Industrial Production & Capacity Utilization for March 2016

Written by John Packard

Both these data points are reported in the Federal Reserve G17 data base. This month the historical data has been revised and we have updated our files back to January 2000. The index had an all-time high of 106.40 in January 2015 but on a month over month basis has declined for 13 of the last 16 months.

On a three month moving average (3MMA) basis, growth year over year has been negative for the last six months. October last year was the first negative growth month since February 2010. The March y/y decline was 1.70% (Figure 1).  Data is seasonally adjusted and the index is based on the May 2012 level being defined as 100. Recessions are highlighted. The effect of the revisions has been to reduce the growth rate since the beginning of 2014. Before that the revisions didn’t make much difference.

The official report read as follows; Industrial production decreased 0.6 percent in March for a second month in a row. For the first quarter as a whole, industrial production fell at an annual rate of 2.2 percent. A substantial portion of the overall decrease in March resulted from declines in the indexes for mining and utilities, which fell 2.9 percent and 1.2 percent, respectively; in addition, manufacturing output fell 0.3 percent. The sizable decrease in mining production continued the industry’s recent downward trajectory; the index has fallen in each of the past seven months, at an average pace of 1.6 percent per month. At 103.4 percent of its 2012 average, total industrial production in March was 2.0 percent below its year-earlier level.

The Federal Reserve Beige Book had this to say on April 13th which seems to be at odds with the Industrial Production Index.


Manufacturing activity increased in most Districts in late February and March. Contacts described the overall pace of growth as moderate in Richmond and Chicago, while growth was more modest in Philadelphia, St. Louis, and San Francisco. Only Cleveland and Kansas City reported declines in activity. By industry, district reports indicated that the strongest performers were autos (Cleveland, Richmond, Chicago, and Dallas), aerospace (Philadelphia, Cleveland, and Chicago), and computers and electronics (Boston and Dallas). There also were solid gains in construction materials (Philadelphia, Cleveland, and Chicago), food processing (Richmond and Dallas), defense (Chicago), and pharmaceuticals (San Francisco). Results were mixed for producers of paper products, metals, and chemicals. Demand was weak according to plastics manufacturers in Richmond and Kansas City.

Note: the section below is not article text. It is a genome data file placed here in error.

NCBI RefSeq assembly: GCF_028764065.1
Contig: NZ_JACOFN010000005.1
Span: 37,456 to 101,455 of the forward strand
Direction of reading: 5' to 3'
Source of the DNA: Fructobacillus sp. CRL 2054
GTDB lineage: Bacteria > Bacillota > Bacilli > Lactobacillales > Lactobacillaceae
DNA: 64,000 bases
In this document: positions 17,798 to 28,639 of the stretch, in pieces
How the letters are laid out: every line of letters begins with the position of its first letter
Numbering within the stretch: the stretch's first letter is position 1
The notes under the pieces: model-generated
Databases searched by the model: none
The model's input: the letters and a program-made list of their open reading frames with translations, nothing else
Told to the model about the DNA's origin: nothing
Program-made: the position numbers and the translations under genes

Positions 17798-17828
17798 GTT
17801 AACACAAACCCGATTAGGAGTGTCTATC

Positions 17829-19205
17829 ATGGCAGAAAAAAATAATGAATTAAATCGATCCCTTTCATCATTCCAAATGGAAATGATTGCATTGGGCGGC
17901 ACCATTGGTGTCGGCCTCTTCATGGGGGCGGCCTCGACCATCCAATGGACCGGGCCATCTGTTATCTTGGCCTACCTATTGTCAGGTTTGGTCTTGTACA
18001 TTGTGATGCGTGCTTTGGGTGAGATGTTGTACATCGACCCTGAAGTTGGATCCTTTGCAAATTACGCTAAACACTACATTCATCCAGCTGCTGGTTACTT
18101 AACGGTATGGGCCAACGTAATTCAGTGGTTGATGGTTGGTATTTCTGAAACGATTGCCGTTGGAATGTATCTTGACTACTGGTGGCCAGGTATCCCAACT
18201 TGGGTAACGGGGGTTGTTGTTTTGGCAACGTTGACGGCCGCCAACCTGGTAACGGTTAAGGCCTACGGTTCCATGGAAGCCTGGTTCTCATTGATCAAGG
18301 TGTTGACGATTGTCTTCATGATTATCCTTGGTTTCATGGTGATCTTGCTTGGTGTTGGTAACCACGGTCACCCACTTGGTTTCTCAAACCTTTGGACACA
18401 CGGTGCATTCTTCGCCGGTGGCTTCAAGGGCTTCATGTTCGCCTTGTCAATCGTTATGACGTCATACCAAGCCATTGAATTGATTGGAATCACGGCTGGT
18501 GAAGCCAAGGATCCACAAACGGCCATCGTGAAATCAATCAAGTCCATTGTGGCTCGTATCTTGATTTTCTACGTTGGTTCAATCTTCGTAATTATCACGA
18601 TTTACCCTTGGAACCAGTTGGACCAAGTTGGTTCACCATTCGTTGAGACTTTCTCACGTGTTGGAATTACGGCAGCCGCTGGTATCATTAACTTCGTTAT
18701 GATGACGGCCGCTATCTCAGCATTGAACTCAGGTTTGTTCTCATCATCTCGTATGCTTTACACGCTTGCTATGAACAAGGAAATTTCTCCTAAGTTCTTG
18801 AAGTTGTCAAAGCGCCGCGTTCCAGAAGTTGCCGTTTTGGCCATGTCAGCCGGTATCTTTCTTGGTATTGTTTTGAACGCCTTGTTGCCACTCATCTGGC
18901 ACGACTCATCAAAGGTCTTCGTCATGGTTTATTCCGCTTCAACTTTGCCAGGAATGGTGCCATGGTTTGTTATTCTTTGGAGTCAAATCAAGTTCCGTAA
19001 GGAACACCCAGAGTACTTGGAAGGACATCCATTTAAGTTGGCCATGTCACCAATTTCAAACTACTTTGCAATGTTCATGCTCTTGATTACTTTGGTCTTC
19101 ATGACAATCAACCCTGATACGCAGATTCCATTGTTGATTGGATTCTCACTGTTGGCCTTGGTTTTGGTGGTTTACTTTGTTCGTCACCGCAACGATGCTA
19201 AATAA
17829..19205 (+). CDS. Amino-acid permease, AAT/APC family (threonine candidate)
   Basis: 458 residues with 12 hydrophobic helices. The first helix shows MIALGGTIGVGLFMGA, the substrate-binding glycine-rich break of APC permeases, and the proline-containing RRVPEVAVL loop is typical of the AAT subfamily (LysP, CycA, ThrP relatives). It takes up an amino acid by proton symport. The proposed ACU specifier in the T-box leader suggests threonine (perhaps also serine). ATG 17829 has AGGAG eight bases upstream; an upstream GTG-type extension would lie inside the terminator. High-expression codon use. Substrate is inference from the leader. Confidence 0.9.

Demand for steel changed little according to contacts in Cleveland and Chicago, but declined in Kansas City. Several Districts reported weak overall demand for heavy machinery, with Chicago and Minneapolis noting softer demand for agricultural and mining machinery than for construction machinery. Suppliers for the oil and gas industry consistently reported weak demand and some contacts in Chicago and Dallas indicated they were trying to adjust their product offerings toward other industries. Expectations for future manufacturing growth were mixed. In general, contacts’ outlooks were optimistic in Boston, Philadelphia, Cleveland, and Richmond, but pessimistic in Atlanta, Minneapolis, and Dallas.

Manufacturing capacity utilization was 75.15% in March with a 3MMA of 75.36% (Figure 2). The effect of the data revisions since 2000 has been to flatten the recent curve shown in Figure 2. Utilization in 2013 and 2014 was revised up but the revisions reduced the values in 2015. In January last year, utilization exceeded 76% for the first time since the recession.

Regarding the March result the Fed had this to say; “Capacity utilization for the industrial sector decreased 0.5 percentage point in March to 74.8 percent, a rate that is 5.2 percentage points below its long-run (1972–2015) average.”

SMU Comment: We are getting mixed signals about the state of the manufacturing sector. Employment growth is dismal and this IP report says the sector is in contraction mode. The ISM manufacturing index surged in March to 51.8, its highest level since July last year. Figure 3 shows the 3MMA of the ISM manufacturing index since March 1997. Any value >50 indicates expansion. At SMU we try to examine two or three measures of the same activity as a reality check and on this basis we have to say that the jury is out when it comes to the direction of manufacturing. In March employment was down, the IP index was also down but the ISM index improved. Stay tuned!

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